Interesting essay. I can imagine its future. But, I doubt it as being a likely world line in spacetime.
If one were keywording it for search, some of the words in that metatag would, I assume be, fine art photography. I want to discuss the fine art part.
One thing I have noticed, and I consider it nearly an axiom, is:
What is a significant means of recordation and communication, when superceded by a means that is easier either in execution or quicker or more accurate, the older means becomes an artistic means of expression.
Technologies of information recordation or communication seldom totally disappear. Rather they become less widespread, and archaic, and are practiced by a smaller group, labeled "artists".
Sculpture and wall/base reliefs.
Ancient cultures used it for literal communication to people, and representation of and communication with unseen but believed to exist entities. Rising labor costs and expanded literacy have pretty much pushed that role of sculpture away (other than in some religious uses yet, and things like war memorials, etc.).
Sculpture, freed of its utilitarian role, also developed abstract forms. It also became firmly established as "art".
Originally also used for communication and recordation. Portrait of the third earl of______, or The Battle of ___________. It also started as a decorative craft, then slowly moved to expressive abstraction. With the advent of photography in th3 1800's, painting moved (with the exception of portraits for those better off) totally to art.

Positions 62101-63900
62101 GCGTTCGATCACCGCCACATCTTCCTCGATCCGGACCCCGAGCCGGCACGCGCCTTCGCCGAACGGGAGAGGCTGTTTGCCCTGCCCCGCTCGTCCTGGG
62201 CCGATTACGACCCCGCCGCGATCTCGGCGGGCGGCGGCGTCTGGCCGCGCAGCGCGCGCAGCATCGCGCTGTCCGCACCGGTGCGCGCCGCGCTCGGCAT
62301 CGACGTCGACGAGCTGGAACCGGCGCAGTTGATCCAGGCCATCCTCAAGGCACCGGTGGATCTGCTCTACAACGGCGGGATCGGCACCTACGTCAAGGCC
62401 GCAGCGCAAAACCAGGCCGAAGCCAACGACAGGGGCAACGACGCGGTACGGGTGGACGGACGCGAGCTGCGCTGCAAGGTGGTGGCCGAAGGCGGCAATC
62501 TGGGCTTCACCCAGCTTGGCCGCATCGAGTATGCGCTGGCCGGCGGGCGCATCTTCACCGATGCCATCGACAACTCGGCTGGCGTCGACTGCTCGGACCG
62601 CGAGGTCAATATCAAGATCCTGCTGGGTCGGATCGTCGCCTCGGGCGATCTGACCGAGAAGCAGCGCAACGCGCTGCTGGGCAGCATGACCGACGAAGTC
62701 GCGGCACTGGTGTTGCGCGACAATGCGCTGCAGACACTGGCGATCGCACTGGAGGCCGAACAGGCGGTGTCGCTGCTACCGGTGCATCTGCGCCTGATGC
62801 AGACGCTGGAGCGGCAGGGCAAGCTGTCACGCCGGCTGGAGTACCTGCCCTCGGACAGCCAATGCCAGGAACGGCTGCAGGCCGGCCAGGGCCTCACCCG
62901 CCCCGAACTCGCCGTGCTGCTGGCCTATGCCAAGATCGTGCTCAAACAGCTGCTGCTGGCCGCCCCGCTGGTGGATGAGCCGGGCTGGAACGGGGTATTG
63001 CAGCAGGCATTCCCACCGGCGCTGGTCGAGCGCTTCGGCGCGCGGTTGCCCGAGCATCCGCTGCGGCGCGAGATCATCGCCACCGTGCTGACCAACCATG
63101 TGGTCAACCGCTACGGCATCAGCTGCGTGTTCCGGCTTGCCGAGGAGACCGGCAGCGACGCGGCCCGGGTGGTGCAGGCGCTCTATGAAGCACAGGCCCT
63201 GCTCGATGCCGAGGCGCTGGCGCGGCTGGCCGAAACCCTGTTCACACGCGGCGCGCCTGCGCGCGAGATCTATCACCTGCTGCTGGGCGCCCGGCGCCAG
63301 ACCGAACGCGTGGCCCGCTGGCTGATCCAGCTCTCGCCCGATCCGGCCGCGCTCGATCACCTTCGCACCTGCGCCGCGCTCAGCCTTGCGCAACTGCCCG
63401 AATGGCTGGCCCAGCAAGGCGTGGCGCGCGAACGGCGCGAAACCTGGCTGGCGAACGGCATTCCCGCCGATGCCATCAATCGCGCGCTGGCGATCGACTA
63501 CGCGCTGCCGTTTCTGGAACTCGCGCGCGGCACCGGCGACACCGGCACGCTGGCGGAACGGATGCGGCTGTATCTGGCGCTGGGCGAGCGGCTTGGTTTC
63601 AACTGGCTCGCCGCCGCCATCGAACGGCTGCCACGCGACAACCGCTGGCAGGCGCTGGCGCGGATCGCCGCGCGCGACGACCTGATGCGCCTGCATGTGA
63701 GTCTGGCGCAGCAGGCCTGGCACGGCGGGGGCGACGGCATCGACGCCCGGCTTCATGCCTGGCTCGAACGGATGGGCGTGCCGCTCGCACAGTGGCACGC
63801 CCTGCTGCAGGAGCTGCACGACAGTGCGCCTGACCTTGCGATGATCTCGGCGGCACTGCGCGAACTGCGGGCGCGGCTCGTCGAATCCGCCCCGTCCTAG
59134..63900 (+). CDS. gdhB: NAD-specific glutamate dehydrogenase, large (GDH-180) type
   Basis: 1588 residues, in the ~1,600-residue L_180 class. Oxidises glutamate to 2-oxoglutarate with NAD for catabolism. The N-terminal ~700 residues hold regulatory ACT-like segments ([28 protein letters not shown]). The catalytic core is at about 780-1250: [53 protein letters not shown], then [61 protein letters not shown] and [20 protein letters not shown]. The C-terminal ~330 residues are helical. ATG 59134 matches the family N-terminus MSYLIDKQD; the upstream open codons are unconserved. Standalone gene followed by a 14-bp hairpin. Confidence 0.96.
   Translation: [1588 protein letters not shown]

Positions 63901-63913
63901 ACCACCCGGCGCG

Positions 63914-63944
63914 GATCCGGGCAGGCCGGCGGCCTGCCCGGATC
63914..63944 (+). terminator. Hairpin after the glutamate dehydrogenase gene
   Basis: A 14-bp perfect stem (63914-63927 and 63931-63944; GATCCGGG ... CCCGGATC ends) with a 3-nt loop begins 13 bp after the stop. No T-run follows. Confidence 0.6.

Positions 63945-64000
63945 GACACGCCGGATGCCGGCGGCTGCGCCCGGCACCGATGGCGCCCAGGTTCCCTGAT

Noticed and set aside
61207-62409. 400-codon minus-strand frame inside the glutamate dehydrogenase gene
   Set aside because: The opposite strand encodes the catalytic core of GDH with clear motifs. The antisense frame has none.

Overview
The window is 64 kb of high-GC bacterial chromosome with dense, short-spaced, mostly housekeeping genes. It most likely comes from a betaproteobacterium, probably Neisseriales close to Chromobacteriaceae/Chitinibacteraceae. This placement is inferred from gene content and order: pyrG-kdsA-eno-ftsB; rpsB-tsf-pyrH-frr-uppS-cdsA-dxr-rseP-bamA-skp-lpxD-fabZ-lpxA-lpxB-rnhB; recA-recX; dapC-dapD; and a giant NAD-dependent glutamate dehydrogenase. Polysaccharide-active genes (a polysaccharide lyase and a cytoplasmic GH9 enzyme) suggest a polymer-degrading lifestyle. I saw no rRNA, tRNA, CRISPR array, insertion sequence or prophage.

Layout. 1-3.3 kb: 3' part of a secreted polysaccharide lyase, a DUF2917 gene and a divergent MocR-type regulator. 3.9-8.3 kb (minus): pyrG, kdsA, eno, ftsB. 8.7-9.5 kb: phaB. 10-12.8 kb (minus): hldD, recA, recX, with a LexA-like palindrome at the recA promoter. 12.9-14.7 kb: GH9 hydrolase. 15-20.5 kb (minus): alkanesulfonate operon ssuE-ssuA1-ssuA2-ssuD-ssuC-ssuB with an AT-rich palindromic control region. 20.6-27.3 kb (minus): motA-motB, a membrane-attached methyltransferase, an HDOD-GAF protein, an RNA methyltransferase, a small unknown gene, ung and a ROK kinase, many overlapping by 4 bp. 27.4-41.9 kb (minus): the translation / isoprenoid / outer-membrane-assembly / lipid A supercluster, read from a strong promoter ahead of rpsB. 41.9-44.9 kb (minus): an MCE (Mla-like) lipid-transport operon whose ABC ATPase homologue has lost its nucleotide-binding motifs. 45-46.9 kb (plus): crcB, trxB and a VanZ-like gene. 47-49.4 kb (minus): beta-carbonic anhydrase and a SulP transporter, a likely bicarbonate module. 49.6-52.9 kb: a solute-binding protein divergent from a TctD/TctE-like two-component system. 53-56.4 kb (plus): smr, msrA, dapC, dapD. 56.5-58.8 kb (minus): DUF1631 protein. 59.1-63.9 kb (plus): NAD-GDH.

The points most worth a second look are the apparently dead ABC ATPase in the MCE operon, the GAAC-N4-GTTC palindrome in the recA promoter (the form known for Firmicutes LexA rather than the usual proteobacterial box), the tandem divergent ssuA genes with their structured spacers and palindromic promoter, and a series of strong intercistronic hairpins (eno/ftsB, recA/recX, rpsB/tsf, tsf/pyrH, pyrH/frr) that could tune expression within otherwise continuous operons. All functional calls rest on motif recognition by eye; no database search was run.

The first photos considered art, where "pictorialist" (imitative of painting) black and white. Then, as color developed, (pardon the pun. Color equaled more "information" & greater "accuracy"), B&W nearly immediately became "abstract", and to this day, B&W photography is still more widely consided "artistic" than colour.
Also, consider method/gear. Film-chemical workflow is, collector-wise now more "artistic" than digital capture-digital workflow. So called alternative processes (i.e., 19th century photographic technology) is highly valued.
The more eye-hand coordination in "real" space necessary, and less automated and basic the process, the more "artistic" it is considered by museums, galleries, collectors.
The advancement of video technology in the market place (remember, the primary use of "imaging" by the consumer masses is the saving of memory of significant people and events), with its higher recordation of information, and percieved accuracy of the representation, (along the lines i am discussing) will accelerate the move to "art" for pigment on paper prints.
The acceptance of pigment on paper prints, from digital workflow is already entering the art world. The advances in screen technologies, mass storage, digital video, miniaturization for consumers (the still picture keychain will become the video key chain, etc.) will push not only digital workflow prints, but still imagery itself firmly into the realm of "fine art", eventually. Probably, sooner than we think.
Assuming for the sake of discussion, that technological advancement in recordation and communication for utilitarian purposes continues, the paper photograph will join truly be perceived, by nearly all, as "fine art", along with sculpture, painting, etc.